In 1990 Nepal underwent a political change that marked the beginning of the state’s transition from an autocratic Panchayat system to a multi-party democracy. The period since has seen major changes in the media sector mainly due to an adherence to freedom of press, one of the underpinning principles of a democracy. The Nepali government as introduced several policies related to the burgeoning media sector as an indication of the changing dynamics of the sector and its role in an emerging democracy.
This paper examines three specific media policies introduced in Nepal since 1990. The nature of the policy outputs and the entailing agendas has been indicative of the expansion of the media policymaking domain. The agendas set out to address various factors such as the privatisation of media, the degree and level of participation of stakeholders in the policy process, the relationship between the media and the state and the nature of regulation suitable for a sector as dynamic as media.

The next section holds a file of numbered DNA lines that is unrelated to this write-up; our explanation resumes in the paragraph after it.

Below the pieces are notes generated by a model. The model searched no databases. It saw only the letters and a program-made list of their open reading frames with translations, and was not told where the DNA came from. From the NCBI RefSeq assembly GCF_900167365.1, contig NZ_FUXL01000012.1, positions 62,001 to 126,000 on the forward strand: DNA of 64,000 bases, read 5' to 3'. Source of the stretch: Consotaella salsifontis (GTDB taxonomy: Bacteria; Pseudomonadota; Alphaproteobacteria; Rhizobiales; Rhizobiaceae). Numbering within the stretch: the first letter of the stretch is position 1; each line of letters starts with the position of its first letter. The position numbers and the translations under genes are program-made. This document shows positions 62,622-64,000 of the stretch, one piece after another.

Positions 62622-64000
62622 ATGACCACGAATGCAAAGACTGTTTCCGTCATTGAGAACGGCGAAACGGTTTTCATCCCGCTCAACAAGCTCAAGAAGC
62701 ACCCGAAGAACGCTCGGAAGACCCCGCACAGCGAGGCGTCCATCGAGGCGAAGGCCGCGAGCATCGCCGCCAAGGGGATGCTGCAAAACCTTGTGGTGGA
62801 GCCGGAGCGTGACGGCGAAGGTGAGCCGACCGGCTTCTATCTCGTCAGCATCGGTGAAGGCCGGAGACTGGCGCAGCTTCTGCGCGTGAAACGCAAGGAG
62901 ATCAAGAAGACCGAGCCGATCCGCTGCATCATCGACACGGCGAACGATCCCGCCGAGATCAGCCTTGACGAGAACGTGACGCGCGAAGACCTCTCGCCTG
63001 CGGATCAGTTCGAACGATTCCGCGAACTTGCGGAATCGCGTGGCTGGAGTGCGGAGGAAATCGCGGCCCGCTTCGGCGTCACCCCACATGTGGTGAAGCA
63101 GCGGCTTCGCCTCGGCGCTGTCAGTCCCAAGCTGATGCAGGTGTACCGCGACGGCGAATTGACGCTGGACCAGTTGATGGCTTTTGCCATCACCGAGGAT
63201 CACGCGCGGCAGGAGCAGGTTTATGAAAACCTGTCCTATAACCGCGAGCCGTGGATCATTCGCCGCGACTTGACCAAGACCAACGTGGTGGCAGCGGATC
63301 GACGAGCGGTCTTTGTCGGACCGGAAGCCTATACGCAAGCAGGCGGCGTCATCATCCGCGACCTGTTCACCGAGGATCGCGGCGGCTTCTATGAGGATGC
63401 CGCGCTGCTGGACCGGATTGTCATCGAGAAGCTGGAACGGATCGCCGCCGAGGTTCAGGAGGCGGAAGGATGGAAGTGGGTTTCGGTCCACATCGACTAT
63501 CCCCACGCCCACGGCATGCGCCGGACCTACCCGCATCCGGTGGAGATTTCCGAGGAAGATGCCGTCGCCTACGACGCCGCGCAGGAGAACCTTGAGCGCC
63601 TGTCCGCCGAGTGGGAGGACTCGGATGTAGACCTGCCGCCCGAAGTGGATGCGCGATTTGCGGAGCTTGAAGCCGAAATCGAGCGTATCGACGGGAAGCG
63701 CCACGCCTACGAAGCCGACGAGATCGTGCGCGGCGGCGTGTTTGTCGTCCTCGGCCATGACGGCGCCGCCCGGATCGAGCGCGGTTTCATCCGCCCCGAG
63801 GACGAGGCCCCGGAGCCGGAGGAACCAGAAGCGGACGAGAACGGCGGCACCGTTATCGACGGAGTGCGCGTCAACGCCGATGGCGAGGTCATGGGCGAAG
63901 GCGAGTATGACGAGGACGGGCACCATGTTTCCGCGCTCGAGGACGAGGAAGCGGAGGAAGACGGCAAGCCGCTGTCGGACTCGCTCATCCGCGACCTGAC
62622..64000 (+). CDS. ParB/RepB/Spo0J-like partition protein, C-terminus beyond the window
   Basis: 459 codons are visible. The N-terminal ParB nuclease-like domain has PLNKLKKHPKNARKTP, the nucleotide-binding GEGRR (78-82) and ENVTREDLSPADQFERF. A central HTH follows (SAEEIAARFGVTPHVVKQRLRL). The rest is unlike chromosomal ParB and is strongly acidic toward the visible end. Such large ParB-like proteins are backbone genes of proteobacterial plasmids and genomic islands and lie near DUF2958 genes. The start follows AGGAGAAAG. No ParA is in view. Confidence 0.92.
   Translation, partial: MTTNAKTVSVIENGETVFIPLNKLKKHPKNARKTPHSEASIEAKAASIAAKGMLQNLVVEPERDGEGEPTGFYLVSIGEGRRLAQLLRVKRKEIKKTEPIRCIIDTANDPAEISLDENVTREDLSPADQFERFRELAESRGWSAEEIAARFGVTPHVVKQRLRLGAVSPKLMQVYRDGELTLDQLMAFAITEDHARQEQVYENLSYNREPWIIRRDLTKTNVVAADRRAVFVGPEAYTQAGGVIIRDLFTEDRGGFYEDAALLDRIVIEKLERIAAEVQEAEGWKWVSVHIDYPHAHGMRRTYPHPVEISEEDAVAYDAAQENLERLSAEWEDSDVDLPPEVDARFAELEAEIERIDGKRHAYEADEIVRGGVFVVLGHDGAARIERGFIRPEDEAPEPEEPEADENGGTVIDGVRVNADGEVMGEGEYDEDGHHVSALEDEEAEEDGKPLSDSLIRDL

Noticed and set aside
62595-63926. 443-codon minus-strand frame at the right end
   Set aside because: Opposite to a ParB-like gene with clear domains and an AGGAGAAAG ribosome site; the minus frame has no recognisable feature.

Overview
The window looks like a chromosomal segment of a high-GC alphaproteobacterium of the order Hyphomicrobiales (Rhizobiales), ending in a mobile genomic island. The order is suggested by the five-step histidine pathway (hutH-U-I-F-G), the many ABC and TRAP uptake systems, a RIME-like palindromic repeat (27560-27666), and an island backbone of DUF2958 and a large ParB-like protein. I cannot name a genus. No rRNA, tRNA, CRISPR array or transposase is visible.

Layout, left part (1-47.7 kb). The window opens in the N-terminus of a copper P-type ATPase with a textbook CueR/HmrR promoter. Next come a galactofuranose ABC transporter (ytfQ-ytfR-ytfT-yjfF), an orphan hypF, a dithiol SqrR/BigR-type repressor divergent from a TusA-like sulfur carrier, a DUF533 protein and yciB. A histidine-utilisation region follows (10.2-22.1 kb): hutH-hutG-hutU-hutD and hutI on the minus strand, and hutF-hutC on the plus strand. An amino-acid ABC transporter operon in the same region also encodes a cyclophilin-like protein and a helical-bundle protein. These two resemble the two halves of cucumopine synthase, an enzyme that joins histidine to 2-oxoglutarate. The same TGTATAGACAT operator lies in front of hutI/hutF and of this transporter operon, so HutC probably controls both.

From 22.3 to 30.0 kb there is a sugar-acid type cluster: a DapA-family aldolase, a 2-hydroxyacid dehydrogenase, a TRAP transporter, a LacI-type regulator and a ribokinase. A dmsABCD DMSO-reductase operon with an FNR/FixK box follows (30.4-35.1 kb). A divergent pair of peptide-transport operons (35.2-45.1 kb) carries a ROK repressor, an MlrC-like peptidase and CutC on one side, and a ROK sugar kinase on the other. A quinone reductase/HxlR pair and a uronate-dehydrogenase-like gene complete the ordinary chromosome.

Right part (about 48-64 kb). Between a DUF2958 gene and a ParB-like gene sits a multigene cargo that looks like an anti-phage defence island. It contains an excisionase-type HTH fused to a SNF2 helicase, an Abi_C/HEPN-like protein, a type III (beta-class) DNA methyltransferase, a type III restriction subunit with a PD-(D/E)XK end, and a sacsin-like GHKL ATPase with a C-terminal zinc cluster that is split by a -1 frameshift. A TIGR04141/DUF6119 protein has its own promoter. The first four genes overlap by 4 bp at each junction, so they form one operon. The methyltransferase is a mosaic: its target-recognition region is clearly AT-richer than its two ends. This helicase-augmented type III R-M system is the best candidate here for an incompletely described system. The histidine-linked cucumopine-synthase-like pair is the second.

The purpose of this study is to assess how media policies were formulated and implemented in Nepal during its transition to a democracy. The paper specifically analyses the media policies of 1992, 2002 and the media policy of 2013 which is still in its draft stage. These policies try to address the media sector and its diversity in regards to type, reach and diversity. However, the paper suggests that despite the positive policy outputs, the entire policy making process, including improved stakeholder participation and completion of the policy cycle is yet to be fully realized. By critically assessing Nepal’s media policy processes this paper puts forth the problems and challenges that exist in the policymaking domain. The issues noted and discussed affect the entire policy cycle and the paper highlights them by relying on invaluable information collected from some of the key stakeholders involved in the media sector and in the policymaking mechanism in Nepal. The paper offers suggestions to improve the formulation, design and implementation of media policies by highlighting the disconnect that exists between the various stakeholders and the involved agencies. It goes on to make recommendations that should be considered if the policymaking domain in the media sector is to undergo a complete structural and procedural change as suggested in the paper.